Yankee Stadium Offers More Than Just a Game

The Yankees lost, but there was plenty to distract the fans from the field

There's a reason why nobody reviews a restaurant or a play on its first night. There are kinks to iron out and changes that have to be made in order to make sure everything goes smoothly over the long run. After leaving the first game at Yankee Stadium, the first thought is that it's probably fair to give the new place the same kind of grace period.

Not that it isn't a helluva place. The Great Hall that greets you upon entrance is just as grand as the name implies and studded with photos and videos celebrtating the team's rich history. The concourses are wide and you can always turn your head to catch a view of the field, even bellying right up to the field level seats and standing to watch for as long as you like. There's more food, it tastes better (though it costs more) and the bathrooms don't have the lived-in feel of the place across the street.

None of the park has that lived-in feel, yet, and that definitely had a negative impact on the game. There was so much new to check out, from stores to food stands to what has to be the largest collection of flat-screen televisions in one place, that there was little time devoted to actually watching the game being played. All of the distractions, including the massive video board in center field, are overwhelming. They make it difficult to remember that you came to watch a game, and that the game is the reason why the stadium exists in the first place. 

Of course, on a day when the Yankees look as bad as they did on Thursday everyone welcomes a little distraction. Perhaps the 10-2 final score explains why it felt like the game was nothing more than background noise.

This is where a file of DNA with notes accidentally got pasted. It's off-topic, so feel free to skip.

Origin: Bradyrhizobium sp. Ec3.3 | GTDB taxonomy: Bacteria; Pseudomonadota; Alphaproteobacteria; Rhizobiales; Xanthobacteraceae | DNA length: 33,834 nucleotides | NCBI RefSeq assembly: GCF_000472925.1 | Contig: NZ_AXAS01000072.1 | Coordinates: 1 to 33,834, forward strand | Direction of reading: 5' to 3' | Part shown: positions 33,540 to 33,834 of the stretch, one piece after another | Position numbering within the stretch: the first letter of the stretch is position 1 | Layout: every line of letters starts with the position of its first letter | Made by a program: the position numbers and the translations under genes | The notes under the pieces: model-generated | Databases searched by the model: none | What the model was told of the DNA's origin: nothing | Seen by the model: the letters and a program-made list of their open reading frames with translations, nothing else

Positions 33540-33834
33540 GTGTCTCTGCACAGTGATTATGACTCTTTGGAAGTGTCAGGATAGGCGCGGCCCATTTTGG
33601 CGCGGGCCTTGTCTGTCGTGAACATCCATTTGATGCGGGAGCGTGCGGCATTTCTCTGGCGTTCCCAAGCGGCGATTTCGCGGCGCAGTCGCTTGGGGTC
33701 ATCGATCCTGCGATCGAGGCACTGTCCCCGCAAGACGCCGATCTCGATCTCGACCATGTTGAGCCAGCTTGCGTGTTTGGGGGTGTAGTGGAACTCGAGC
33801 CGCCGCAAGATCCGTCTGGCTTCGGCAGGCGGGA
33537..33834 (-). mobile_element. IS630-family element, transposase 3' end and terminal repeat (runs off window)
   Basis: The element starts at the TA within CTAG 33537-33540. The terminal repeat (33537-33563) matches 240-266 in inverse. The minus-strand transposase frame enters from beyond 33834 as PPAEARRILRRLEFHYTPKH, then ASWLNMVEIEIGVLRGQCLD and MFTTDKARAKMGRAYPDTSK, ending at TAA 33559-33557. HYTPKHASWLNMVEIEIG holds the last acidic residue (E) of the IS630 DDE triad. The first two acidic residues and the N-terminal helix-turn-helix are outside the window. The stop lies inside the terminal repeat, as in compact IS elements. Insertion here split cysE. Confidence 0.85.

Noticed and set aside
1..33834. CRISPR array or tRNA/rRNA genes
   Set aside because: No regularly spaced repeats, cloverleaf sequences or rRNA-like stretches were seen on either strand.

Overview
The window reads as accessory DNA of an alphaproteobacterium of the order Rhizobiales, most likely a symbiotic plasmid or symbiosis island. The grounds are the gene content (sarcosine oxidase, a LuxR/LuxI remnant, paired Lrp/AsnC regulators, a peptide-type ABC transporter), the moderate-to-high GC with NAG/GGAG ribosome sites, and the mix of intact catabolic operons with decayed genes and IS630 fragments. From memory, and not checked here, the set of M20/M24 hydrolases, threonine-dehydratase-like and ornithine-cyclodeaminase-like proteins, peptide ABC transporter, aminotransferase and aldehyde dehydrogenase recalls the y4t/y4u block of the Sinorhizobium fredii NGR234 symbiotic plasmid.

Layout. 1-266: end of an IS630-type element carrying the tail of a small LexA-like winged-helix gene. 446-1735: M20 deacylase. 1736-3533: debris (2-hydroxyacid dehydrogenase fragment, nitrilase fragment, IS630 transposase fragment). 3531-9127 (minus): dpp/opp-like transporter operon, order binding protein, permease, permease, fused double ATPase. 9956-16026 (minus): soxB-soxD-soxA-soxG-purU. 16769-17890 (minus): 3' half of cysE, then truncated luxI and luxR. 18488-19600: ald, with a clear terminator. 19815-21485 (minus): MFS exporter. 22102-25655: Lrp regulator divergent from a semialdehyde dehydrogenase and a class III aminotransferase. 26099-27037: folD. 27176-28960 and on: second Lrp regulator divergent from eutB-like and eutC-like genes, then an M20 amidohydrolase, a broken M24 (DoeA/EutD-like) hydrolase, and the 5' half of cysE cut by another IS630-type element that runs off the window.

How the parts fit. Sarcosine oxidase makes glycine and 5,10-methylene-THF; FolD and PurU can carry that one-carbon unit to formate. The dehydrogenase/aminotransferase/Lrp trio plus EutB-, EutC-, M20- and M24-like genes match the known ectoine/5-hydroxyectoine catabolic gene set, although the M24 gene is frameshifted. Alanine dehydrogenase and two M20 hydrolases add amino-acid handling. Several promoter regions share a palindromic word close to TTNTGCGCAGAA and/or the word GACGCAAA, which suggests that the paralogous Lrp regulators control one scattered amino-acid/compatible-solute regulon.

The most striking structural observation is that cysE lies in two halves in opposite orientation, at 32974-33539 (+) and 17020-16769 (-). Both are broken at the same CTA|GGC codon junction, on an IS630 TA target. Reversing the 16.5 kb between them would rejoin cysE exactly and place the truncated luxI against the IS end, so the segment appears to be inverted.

At the original stadium there wasn't much to do beyond watching the game. That meant it was a shared experience for all of the fans, regardless of where they were sitting or how much they paid to get there. Much has been made of the various "premium" seats and ticketed bars and skyboxes, but the bigger difference is that Yankee Stadium now offers a wider range of game experiences than its predecessor which means that everyone is kinda doing their own thing.  

Will that change over time? Probably. Comparing it to the old stadium at this place isn't fair because it hasn't developed the history, quirks and memory that the original Stadium had pouring out of every crack in the concrete. The Yankees tried to move all that stuff across the street, but those aren't things that can be installed like a light bulb. They have to develop over time, and they have to develop organically. That means they may wind up being different in the long run, which isn't a bad thing but its certainly a different one. 

Josh Alper is a writer living in New York City and is a contributor to FanHouse.com and ProFootballTalk.com in addition to his duties for NBCNewYork.com.

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